John Bunyan on Slothfulness

This is an exert from John Bunyan’s Heavenly Footman: How to Get to Heaven:

Slothfulness hath these two evils: first, to neglect the time in which it should be getting of heaven; and by that means doth, in the second place, bring in untimely repentance. I will warrant that he who shall lose his soul in this world through slothfulness will have no cause to be glad thereat when he comes to hell.

Slothfulness is usually accompanied with carelessness, and carelessness is for the most part begotten by senselessness… Slothfulness shutteth out Christ; slothfulness shameth the soul (Canticles 5:2-4; Prov. 13:4).

If you would know a sluggard in the things of heaven, compare him with one that is slothful in the things of this world. As,

1.He that is slothful is loathe to set about the work he should follow: so is he that is slothful for heaven.

2. He that is slothful is one that is willing to make delays: so is he that is slothful for heaven.

3. He that is a sluggard, any small matter that cometh in between, he will make it sufficient excuse to keep him off from plying his work: so it it also with him that is slothful for heaven.

4. He that is slothful doth his work by the halves: and so it is with him that is slothful for heaven. He may almost, but he shall never altogether, obtain perfection of deliverance for hell; he may almost, but he shall never, without mend, be altogether a saint.

5. They that are slothful do usually lose the season in which things are to be done: and thus it is also with them that are slothful for heaven, they miss the season of grace. And therefore,

6. They that are slothful have seldom or never good fruit: so also it will be with the soul-sluggard.

7. They that are slothful they are chid for the same: so also will Christ deal with those that are not active for him. ‘Thou wicked or slothful servant, out of thine own mouth will I judge thee; thou saidst I was thus, and thus, wherefore then gavest not thou my money to the bank’ (Luke 19:22). ‘Take the unprofitable servant, and cast him into utter darkness, where shall be weeping and gnashing of teeth’ (Matt. 25:26-30).

What shall I say? Time runs; and will you be slothful? Much of your lives are past; and will you be slothful? Your souls are worth a thousand worlds; and will you be slothful? The day of death and judgement is at the door; and will you be slothful? The curse of God hangs over your heads: and will you be slothful?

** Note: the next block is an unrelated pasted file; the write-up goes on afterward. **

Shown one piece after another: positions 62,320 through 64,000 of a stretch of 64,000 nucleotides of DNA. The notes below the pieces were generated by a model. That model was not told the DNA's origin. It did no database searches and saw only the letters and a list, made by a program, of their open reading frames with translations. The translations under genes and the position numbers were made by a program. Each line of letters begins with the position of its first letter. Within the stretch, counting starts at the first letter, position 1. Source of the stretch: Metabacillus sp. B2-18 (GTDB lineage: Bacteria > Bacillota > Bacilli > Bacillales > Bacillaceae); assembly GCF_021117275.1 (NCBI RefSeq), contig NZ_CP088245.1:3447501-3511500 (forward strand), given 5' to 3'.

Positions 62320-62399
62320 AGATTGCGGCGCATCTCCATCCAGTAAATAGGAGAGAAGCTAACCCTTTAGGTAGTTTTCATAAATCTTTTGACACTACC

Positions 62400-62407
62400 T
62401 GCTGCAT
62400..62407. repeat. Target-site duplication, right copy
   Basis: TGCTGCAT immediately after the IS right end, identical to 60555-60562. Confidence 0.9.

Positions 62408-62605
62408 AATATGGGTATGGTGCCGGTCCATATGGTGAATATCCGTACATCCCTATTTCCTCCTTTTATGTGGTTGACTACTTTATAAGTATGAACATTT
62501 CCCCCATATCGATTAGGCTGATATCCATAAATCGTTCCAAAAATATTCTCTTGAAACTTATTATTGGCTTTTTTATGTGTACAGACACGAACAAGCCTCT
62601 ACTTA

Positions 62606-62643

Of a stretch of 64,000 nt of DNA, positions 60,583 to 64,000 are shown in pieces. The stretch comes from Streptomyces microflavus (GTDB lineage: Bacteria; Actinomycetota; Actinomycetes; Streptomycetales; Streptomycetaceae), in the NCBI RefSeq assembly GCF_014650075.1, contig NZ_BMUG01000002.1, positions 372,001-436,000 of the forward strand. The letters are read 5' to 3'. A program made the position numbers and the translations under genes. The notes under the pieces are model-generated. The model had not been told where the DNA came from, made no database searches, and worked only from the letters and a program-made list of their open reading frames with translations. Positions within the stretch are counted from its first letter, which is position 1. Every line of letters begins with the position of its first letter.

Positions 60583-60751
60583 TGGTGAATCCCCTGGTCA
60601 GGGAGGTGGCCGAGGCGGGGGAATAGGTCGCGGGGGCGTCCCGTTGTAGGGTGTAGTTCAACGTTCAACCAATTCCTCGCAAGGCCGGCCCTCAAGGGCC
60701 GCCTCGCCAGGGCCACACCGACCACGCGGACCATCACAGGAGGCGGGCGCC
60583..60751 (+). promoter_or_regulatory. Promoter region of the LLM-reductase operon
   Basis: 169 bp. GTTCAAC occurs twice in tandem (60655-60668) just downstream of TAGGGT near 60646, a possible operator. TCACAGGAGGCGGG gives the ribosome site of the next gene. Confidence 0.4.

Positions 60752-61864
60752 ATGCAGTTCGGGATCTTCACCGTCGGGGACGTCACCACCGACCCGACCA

Besides, the devils are earnest, laborious, and seek by all means every day, by every sin, to keep you out of heaven, and hinder you of salvation; and will you be slothful? Also your neighbors are diligent for things that will perish; and will you be slothful for things that will endure for ever?

Would you be willing to be damned for slothfulness? Would you be willing that the angels of God should neglect to fetch your souls away to heaven when you lie a-dying, and the devils stand by ready to scramble for them? Was Christ slothful in the work of your redemption? Are his ministers slothful in tendering this unto you?

Sluggard, art thou asleep still. Art thou resolved to sleep the sleep of death? Will neither tidings from heaven or hell awake thee? Wilt thou say still, “Yet a little sleep, a little slumber,’ and ‘a little folding of the hands to sleep?’ (Prov. 6:10)… Poor soul, lost soul, dying soul, what a hard heart have I that I cannot mourn for thee! If thou shouldn’t lose but a limb, a child, or a friend, it would not be so much, but poor man it is thy soul: if it was to lie in hell but for a day, nay, ten thousand years, it would (in comparison) be nothing . But Oh it is for ever! Oh this cutting ever! What a soul-amazed word will that be, which saith, ‘Depart from me, ye cursed, into everlasting fire!’…

I wish our souls may meet with comfort at the journey’s end

[pp. 19-25]

Also see John Piper’s poem Pilgrim’s Conlict With Sloth

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